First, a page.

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Entrepreneurship as an art  

Steve Blank makes the point that starting businesses is an art, in the sense that the kind of people who start businesses are composers and the people who execute on an early business are performers. This is sensible:

Founders fit the definition of a creator: they see something no one else does. And to help them create it from nothing, they surround themselves with world-class performers. This concept of creating something that few others see - and the reality distortion field necessary to recruit the team to build it - is at the heart of what startup founders do. It is a very different skill than science, engineering, or management.

From there, he builds to a slightly odd conclusion, though:

It may be we can increase the number of founders and entrepreneurial employees, with better tools, more money, and greater education. But it's more likely that until we truly understand how to teach creativity, their numbers are limited.

The conclusion is odd, because it ignores that there is another essential element in increasing the number of practicing artists: opportunity.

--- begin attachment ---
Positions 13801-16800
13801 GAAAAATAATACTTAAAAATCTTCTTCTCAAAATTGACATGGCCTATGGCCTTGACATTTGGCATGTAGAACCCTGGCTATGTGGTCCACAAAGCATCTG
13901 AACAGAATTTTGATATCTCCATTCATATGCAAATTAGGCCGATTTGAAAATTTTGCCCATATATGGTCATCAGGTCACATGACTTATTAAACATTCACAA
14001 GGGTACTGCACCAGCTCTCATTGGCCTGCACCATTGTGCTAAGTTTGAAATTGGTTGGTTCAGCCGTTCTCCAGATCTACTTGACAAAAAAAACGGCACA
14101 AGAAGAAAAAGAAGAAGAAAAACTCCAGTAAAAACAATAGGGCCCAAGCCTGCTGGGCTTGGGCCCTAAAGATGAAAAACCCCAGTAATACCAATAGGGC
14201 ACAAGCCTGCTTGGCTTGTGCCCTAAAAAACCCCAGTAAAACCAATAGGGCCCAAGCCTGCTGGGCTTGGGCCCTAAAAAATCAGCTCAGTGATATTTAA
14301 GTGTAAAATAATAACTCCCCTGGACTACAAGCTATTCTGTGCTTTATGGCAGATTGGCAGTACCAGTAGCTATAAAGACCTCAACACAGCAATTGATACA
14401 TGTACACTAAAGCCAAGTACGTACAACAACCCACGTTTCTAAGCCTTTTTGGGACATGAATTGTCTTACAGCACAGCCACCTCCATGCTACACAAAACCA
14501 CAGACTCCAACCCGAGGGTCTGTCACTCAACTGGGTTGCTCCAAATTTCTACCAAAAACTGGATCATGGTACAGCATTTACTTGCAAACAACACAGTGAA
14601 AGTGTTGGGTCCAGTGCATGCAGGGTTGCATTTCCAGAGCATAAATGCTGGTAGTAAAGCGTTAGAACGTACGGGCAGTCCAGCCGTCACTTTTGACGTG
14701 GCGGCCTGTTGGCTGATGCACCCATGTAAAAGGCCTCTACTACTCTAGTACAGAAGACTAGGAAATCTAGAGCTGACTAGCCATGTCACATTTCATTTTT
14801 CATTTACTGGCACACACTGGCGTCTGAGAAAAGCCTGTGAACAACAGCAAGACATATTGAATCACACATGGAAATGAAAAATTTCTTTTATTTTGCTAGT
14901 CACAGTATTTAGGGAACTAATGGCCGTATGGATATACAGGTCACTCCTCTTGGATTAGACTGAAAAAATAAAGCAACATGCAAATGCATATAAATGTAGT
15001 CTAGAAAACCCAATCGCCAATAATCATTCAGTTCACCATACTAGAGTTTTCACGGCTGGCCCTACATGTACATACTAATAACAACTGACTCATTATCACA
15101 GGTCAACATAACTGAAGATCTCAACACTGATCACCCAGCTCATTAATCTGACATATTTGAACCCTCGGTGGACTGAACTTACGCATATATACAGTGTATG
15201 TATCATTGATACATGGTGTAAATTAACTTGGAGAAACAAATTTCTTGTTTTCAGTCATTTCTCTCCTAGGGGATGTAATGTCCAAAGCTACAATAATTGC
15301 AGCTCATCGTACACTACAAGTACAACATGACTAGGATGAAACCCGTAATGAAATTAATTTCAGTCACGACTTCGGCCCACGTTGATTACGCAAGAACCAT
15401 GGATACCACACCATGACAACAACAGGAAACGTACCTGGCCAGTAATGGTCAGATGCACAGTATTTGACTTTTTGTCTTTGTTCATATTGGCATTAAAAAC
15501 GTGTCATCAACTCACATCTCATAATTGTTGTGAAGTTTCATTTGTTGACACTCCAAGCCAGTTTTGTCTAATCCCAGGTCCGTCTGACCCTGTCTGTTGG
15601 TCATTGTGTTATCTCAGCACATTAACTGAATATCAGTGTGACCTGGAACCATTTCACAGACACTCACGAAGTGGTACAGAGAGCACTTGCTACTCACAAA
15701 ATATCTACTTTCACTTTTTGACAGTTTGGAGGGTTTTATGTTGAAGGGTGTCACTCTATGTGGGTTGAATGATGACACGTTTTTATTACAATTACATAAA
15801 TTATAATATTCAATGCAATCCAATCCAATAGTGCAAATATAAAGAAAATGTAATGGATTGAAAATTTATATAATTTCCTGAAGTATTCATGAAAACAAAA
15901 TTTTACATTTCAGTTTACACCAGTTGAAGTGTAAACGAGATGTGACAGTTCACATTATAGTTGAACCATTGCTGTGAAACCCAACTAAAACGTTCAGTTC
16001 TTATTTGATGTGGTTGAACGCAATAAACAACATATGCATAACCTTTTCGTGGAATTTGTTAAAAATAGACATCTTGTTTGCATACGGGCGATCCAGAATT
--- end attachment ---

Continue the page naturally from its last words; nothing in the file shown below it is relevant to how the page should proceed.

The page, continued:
Throughout history, things that have increased the artistic throughput have included basics like not having to fight for survival every day, having more leisure time, getting patronage from wealthy people, making it easier for artists to benefit from their works, and so on. Sure, one can make an argument that "true artists" will express their art no matter how unfavourable the circumstances, but not every artist is true by that definition. Having the opportunity certainly plays a large role.

I think it's fair to say that opportunities have been getting better.

Another factor is necessity. Creating a business (startup or not) is fundamentally a commercial act. As the appeal of large company life continues to fade, and they continue to fire large numbers of people and outsource jobs, the necessity for enterprising people to go and do whatever it takes to make some money will keep increasing.

So, I disagree with Steve on his conclusions: I expect many more founders and many more startups in the coming years.

More from the library:
The obvious, the easy and the possible
How to stop startups from failing in 4 common ways
People, processes and tools